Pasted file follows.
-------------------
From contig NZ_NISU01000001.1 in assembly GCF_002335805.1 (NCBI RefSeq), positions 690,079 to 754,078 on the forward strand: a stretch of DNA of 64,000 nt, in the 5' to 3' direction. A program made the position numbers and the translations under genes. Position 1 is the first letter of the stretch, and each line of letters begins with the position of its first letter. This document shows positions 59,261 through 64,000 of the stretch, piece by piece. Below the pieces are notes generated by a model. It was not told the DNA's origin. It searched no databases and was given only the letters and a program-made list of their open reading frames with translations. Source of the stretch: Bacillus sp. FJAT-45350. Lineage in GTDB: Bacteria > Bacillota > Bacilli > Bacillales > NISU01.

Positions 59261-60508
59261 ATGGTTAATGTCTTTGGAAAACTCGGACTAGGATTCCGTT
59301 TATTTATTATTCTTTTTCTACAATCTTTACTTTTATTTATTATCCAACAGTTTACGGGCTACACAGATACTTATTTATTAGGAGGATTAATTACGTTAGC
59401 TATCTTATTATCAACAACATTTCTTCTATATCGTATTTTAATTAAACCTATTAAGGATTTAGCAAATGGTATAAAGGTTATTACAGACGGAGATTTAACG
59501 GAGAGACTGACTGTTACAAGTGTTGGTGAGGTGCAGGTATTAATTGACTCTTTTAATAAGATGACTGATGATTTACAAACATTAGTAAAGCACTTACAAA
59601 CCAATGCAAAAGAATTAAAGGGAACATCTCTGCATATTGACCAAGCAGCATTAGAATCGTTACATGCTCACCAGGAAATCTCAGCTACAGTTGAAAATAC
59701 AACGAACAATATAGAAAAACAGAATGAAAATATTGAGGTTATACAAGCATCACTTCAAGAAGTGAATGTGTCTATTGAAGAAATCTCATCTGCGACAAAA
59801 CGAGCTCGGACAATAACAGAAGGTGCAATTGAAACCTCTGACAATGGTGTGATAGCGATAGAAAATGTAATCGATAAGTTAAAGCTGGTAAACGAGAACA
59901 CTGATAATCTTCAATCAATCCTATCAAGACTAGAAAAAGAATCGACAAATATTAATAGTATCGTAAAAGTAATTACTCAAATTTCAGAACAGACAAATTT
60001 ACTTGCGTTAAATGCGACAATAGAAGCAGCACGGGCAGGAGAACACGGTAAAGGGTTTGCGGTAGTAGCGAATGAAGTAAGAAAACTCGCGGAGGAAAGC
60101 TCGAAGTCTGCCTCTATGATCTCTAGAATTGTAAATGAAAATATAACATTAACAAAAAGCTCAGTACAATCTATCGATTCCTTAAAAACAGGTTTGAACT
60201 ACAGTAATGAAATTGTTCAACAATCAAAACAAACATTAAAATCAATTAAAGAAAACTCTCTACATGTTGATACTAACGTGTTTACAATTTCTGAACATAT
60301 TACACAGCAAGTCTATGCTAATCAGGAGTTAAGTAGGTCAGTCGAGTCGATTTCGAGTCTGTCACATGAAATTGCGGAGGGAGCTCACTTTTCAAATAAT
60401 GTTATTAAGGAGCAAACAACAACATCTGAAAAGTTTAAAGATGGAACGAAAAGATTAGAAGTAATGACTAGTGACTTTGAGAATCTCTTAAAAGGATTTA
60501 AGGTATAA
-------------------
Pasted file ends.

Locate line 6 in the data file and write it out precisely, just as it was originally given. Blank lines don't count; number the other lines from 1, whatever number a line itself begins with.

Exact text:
59501 GAGAGACTGACTGTTACAAGTGTTGGTGAGGTGCAGGTATTAATTGACTCTTTTAATAAGATGACTGATGATTTACAAACATTAGTAAAGCACTTACAAA